Phones today have sort of become another appendage for us – we’re constantly on them even when we don’t have anything specific to check or reply to. At Kingfisher Recruitment, we are winding our phone use back in meetings and when visiting clients. In fact, we have a no phone policy in meetings – none – zero.
If you have your phone on the table in a meeting it sends a message that this meeting and its attendees are just not that important to warrant your full concentration. Consequently, we introduced a phone-ban in conferences and meetings to encourage our staff to have conversations and continue to build rapport with one another. Having your head down looking at your phone quite simply shuts you off from the outside world.
Take our weekly Monday morning team meeting as an example: a couple of people turn up early, a few turn up just before it starts and others turn up right on time. What we noticed is that the people who arrive early are just staring at their phones looking busy – and not trying to talk to the other people in the room.
The time before and after a meeting is often just as important as the meeting itself, as it is an opportunity to engage in conversation and build relationships – but phones get in the way of this. When you remove phones then you’re sitting at the table with someone else and you’re naturally going to start a conversation, and this is where relationships are created which can then extend into new ideas and innovation.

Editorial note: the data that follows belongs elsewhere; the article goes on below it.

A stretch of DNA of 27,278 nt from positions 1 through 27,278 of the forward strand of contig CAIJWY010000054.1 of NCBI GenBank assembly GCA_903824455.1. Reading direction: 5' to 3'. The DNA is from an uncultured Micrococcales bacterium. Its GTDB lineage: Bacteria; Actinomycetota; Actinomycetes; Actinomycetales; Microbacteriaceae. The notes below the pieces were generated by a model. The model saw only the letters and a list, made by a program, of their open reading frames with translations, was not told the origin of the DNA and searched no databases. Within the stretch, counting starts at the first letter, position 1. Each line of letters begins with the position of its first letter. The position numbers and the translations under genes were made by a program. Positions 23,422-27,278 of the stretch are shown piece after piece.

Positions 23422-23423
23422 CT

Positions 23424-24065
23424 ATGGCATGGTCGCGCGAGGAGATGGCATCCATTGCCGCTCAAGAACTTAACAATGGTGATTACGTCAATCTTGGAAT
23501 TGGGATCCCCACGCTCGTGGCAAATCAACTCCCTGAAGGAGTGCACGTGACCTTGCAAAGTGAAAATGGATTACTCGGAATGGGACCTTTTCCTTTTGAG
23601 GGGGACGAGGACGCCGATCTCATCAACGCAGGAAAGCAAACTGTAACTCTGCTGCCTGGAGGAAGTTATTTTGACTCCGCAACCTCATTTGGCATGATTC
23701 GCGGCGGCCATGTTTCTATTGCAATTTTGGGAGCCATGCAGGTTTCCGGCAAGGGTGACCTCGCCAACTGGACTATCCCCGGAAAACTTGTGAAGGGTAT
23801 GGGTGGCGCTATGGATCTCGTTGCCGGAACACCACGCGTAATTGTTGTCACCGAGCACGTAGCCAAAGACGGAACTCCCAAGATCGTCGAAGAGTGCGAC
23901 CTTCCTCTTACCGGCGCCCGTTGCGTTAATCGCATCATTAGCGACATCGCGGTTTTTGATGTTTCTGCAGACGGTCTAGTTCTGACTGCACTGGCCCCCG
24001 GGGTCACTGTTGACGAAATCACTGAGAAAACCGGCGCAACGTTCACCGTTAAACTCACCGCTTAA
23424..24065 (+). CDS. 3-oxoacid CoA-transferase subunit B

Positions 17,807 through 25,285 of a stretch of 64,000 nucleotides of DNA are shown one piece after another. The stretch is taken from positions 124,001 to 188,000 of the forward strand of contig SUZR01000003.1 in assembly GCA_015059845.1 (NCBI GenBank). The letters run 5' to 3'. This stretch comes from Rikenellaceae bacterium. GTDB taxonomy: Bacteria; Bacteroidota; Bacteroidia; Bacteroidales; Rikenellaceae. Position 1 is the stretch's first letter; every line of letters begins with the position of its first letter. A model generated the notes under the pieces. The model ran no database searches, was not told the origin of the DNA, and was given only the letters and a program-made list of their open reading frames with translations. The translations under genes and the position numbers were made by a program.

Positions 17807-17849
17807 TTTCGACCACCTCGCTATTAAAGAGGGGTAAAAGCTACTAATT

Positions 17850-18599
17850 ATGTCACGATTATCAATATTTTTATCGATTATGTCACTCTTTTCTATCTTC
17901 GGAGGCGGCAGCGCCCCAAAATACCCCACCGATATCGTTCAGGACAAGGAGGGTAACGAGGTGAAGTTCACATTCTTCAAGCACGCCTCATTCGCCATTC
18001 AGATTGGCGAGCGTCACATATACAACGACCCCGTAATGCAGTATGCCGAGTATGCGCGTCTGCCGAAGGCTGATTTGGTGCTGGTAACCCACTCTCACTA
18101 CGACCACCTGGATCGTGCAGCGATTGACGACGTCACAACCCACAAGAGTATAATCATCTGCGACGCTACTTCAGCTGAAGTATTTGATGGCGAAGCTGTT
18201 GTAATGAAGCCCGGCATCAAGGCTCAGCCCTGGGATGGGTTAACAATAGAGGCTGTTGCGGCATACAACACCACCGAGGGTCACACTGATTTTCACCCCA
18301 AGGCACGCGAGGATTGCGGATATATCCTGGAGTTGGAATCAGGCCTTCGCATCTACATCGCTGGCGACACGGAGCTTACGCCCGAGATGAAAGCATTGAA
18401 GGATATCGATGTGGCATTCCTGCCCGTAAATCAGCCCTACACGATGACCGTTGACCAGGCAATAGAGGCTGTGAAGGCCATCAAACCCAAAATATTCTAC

Another great opportunity that is lost if a person is on their phone is when waiting in the reception area for a meeting. If you take the phone away you can look around and notice information on display such as branding, marketing collateral, and awards on the wall. This gives you insightful information about the people and the company which can lead to great conversation starters and again leads to better rapport and engagement.
At a recent conference, we ditched the phones at the beginning of each day. After the initial anxiety of not having the phone close by, our staff found they engaged more with their coworkers in both breaks and meetings, and generally felt more focused.
Many companies spend thousands on team building exercises to get their staff to know each other better and to connect – but we’ve discovered a simple disconnect can achieve similar results. Now is as good as time as ever have that de-tox and simply put those phones away – they don’t belong in the boardroom.